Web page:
Ah yes! Life in the kitchen in one of the hottest July’s on record at The Captain’s Shack (The Shack). But so much fun to make and serve. Some of these dishes are “eye candy”, too. Some have recipes; Some don’t. (If you want a recipe, just let me know. I’ll see what I can do.) As with most photos on this blog, Left Click them and see them enlarged. Enjoy these photos and if you make any of the recipes, let us know how you liked them. Thanks and Cheers!
So much fun to make some of these. And not difficult at all. The Creamy Turkey Tetrazzini may be the most difficult, although you probably have most of the ingredients left-over from Thanksgiving in the refrigerator, except maybe for the mushrooms. If you don’t have Cream Sherry, use a good white wine that is slightly sweet, yet bold.
Breakfast was OK. Robin doesn’t particularly like Baby Swiss. Cheddar is better. But, thanks to Desert Mountain Farms and Ed Wilsey, the 1″ pork chops were super. Huge! Delicious. And we make our own stuffing for these – it could have been better this time, though. Corn was from —- somewhere. Bacon from Twin Falls. Bread from Acme Bakeshop. Eggs from Meadowlark Farms. The salad was from Idaho – greens, onion, tomato. Love this time of year when the produce can be purchased from the Boise Farmers Market every Saturday at 10th and Grove. So here are our meals. All of them very easy to do; No particular recipe. Wing it!
Such a great weekend again working in the kitchen. Warm enough outside to keep the kitchen door open. We can still find fresh, as such, asparagus but watch the prices. I saw prices vary here in Boise from $2.99 a pound for medium sized spears – which I bought – to $8.99 a pound for the skinny little spears, which I did not buy. It’s either $8.99 a pound for skinny little asparagus spears or my meds for this month. I chose my meds. (This is week #6 past open heart surgery for me. Go Team!) So with that introduction, here are some photos, and recipes, for our culinary endeavors for this past weekend. Enjoy!
I don’t have any photos for these recipes, but the plates were delicious. We made a chicken and then prepared a Chicken Curry Salad with some of the left-overs. (The rest are used in chicken stock!) But for the dressing we used this recipe, and it is superb! Chicken Curry Salad Dressing The curry dressing calls for a chutney. We don’t have any in the house. Don’t fret! Here is our own recipe for the Apricot and Cranberry Chutney.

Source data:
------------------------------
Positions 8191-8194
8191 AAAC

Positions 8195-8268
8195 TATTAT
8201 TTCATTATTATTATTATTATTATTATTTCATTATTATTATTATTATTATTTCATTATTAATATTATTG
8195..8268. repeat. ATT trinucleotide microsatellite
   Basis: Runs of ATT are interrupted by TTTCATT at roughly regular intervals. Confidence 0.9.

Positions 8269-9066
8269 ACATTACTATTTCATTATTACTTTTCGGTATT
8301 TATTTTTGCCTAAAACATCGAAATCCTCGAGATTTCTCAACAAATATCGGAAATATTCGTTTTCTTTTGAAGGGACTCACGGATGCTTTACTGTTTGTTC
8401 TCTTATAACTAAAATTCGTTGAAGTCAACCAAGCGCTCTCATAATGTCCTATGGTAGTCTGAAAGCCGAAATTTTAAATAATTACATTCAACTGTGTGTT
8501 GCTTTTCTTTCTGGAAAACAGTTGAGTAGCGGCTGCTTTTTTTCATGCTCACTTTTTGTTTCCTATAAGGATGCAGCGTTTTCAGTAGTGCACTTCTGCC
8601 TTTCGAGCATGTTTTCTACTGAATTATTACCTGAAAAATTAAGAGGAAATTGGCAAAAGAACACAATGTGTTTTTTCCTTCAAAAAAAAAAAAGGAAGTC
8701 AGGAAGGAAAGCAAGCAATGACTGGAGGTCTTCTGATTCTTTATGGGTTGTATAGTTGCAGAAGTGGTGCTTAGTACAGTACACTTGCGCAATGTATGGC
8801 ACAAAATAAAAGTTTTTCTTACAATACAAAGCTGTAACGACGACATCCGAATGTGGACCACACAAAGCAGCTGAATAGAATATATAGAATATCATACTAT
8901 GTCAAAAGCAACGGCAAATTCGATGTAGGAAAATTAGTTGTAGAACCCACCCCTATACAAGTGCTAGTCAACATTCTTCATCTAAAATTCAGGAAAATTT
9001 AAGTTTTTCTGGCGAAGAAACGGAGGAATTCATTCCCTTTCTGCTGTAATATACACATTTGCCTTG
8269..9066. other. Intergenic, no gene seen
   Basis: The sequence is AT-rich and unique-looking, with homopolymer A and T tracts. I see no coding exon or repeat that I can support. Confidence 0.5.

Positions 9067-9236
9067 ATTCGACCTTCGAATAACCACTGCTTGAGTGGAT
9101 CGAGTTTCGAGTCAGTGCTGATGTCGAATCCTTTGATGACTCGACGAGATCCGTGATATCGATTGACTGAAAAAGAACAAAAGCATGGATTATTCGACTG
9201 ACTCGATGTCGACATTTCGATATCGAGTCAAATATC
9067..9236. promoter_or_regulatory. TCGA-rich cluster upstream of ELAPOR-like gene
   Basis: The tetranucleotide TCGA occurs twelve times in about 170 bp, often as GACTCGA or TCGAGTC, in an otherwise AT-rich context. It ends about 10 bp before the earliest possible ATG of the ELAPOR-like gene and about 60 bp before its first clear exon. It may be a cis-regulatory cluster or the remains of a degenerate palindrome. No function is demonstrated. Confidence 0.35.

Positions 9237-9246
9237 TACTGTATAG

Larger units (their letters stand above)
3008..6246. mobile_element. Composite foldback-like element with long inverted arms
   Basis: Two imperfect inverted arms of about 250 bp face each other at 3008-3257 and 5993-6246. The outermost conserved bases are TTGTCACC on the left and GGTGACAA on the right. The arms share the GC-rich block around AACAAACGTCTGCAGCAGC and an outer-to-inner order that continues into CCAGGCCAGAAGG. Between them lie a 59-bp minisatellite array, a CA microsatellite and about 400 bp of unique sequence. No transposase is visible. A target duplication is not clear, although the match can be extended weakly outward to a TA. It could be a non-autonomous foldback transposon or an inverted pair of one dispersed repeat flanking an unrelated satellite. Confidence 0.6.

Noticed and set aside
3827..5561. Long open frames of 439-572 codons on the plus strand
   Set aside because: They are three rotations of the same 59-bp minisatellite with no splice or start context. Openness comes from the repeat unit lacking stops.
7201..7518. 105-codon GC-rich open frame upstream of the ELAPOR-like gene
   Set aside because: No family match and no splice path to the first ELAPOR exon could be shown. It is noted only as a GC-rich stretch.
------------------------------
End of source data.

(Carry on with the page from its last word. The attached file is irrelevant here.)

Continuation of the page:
Chutneys, by nature are, “Chutney (Hindi/ Nepali – “चटनी” also transliterated chatney or chatni, Sindhi: چٽڻي) is a side dish in the cuisines of the Indian subcontinent that can vary from a tomato relish to a ground peanut garnish or a yoghurt, cucumber and mint dip…Major Grey’s Chutney is a type of sweet and spicy chutney popular in the United Kingdom and the United States. The recipe was reportedly created by a 19th-century British Army officer of the same name (likely apocryphal) who presumably lived in Colonial India. Its characteristic ingredients are mango, raisins, vinegar, lime juice, onion, tamarind extract, sweetening and spices. Several companies produce a Major Grey’s Chutney, in India, the UK and the US…The word “chutney” is derived from the Hindi word chatṭnī, meaning to lick. It is written differently in North and South Indian languages (Nepali: चटनी, Gujarati: ચટણી, Bengali: চাটনি, Marathi: चटणी, Punjabi: ਚਟਣੀ, Tamil: சட்டினி chaṭṭiṉi, காரத் துவையல் karathuvaiyal, Kannada: ಚಟ್ನಿ, Hindi: चटनी, Urdu: چٹنی, Sindhi: چٽڻي, Malayalam: ചട്ടിണി, chattin̩i, ചമ്മന്തി, Telugu: పచ్చడి). Pacchadi, as written in Telugu script, refers specifically to pickled fruits, whilst chutney refers to minced foods, usually made out of coconuts.